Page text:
Lynk & CO Is Learning How Hard It Is to Sell Cars in the U.S.

The company wants to bring a new EV to America but its CEO says parts of it are 'insanely complicated.'

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The Lynk & Co 01
The Lynk & Co 01
Photo: Lynk & CO

Lynk & CO sells cars in China and Europe, starting with the 01, along with a few other models in different segments, intriguing mostly because Lynk & CO is owned by Geely, which also owns Volvo and Polestar, two very good car companies. Lynk & CO makes cars for people who don’t care about cars, and also hasn’t been worth thinking about much, because it isn’t sold in the U.S., though according to Lynk & CO’s CEO, they have plans to change that.

That’s because Lynk & CO are working on their first full-electric, a car they say is also being made with U.S. regulations in mind. That car, according to Automotive News, is intended to take over for the 01, which is a plug-in hybrid; the new all-electric is being readied for 2024. What makes Lynk & CO a bit different as a proposition — aside from providing you with a car — is that they are all-in on subscriptions.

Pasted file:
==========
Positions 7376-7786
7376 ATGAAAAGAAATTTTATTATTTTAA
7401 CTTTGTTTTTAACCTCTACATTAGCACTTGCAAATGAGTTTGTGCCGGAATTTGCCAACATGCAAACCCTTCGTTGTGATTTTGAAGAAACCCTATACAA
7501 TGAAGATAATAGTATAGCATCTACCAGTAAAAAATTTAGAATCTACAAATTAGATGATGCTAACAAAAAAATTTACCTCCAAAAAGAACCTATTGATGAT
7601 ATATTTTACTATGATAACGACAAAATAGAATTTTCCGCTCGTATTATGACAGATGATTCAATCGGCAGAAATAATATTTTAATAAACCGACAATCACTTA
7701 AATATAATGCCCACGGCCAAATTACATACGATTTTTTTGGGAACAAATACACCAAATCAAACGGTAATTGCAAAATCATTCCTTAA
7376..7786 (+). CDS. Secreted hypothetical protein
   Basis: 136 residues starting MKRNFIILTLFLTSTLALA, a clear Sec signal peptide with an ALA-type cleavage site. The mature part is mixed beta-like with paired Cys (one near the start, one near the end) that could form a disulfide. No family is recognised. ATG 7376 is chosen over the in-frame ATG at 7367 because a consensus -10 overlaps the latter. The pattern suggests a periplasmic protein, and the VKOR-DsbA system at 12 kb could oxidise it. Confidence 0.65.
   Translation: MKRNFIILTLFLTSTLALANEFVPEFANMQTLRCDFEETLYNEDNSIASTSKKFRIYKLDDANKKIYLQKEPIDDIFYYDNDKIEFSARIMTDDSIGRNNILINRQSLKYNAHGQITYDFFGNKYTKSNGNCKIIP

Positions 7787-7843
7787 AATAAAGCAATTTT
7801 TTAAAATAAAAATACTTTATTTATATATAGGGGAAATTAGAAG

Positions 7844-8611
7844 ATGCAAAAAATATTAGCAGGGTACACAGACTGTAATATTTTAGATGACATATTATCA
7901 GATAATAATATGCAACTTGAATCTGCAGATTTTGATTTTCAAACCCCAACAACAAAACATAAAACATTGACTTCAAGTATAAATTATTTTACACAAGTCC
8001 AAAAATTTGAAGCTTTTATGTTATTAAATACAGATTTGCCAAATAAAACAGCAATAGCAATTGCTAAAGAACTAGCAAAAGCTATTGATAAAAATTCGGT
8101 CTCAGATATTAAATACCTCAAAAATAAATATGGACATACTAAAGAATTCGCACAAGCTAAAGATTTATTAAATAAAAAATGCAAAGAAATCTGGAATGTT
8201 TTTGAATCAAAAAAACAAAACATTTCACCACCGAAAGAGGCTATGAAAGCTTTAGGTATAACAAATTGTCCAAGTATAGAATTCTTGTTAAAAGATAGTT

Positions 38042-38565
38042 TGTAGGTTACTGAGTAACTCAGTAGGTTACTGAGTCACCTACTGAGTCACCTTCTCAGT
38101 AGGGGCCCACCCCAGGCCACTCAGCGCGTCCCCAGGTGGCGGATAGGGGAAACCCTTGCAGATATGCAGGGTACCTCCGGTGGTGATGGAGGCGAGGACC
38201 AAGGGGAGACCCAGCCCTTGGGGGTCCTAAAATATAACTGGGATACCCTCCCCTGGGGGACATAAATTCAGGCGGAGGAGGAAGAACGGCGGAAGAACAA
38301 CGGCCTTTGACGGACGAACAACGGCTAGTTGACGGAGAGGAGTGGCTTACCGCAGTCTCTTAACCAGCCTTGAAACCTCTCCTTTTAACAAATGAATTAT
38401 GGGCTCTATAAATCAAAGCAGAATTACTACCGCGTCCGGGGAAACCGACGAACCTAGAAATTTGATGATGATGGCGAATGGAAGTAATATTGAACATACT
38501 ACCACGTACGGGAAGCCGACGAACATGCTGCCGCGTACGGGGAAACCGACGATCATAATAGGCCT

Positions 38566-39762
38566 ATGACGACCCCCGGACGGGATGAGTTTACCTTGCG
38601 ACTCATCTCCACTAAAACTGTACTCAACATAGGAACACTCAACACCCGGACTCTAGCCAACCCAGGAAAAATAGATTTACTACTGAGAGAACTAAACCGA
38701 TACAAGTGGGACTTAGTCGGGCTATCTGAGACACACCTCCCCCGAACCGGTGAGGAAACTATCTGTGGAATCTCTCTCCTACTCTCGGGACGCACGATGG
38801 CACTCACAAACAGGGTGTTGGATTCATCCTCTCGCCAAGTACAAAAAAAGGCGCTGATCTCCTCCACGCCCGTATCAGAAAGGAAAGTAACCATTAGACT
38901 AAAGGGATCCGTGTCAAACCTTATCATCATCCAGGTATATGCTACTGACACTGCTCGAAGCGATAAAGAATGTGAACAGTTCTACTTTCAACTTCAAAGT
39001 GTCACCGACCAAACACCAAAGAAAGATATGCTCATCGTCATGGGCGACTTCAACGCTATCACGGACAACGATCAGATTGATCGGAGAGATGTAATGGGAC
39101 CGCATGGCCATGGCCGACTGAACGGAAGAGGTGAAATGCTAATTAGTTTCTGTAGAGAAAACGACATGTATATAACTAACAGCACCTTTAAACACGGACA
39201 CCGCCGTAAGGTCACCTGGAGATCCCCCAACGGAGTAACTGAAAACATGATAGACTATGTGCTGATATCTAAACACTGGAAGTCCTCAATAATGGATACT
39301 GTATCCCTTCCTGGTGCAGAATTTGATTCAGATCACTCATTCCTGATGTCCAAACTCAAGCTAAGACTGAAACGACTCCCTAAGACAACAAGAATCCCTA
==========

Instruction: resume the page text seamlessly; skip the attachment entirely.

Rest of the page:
From Auto News:

“There is still some work to be done but [U.S. entry] is definitely very high on my agenda and I am sure it will work here,” [CEO Alain Visser] said.

For U.S. sales, Lynk & CO will use the same subscriptions strategy it has used to achieve sales of about 28,000 cars in Europe last year.


Lynk & CO has separated its global business strategy from that of China, where the company operates as traditional car set up with around 350 dealers.

In Europe, almost all its sales are subscription-based with customers paying 550 euros a month for the 01 with the opportunity to cancel with a month’s notice.


Paying roughly $600 a month for an all-inclusive car subscription was basically the premise of Care By Volvo, which hasn’t seemed to go so hot for Volvo here in the States, but I’m not sure that’s proof of anything, as subscriptions seem to come and go in the car world. Further, that might be the least of Lynk & CO’s problems in coming to the U.S., because there are issues in getting the new EV to comply with American regulations, but then there are issues doing the subscription thing, too, because of franchise laws.

The brand would need to work out how to navigate U.S. selling laws for its business model, which assumes most customers conduct transactions online. Lynk & CO remains the owner of the vehicle throughout the subscription.

Visser said the U.S. franchise laws are “insanely complicated.”

The more the merrier, so I hope Lynk & CO can figure all this shit out, but I also wouldn’t be surprised if they quietly gave up. They would be far from the first to think that selling in the U.S. is a fantastic idea, up until you try to actually do that.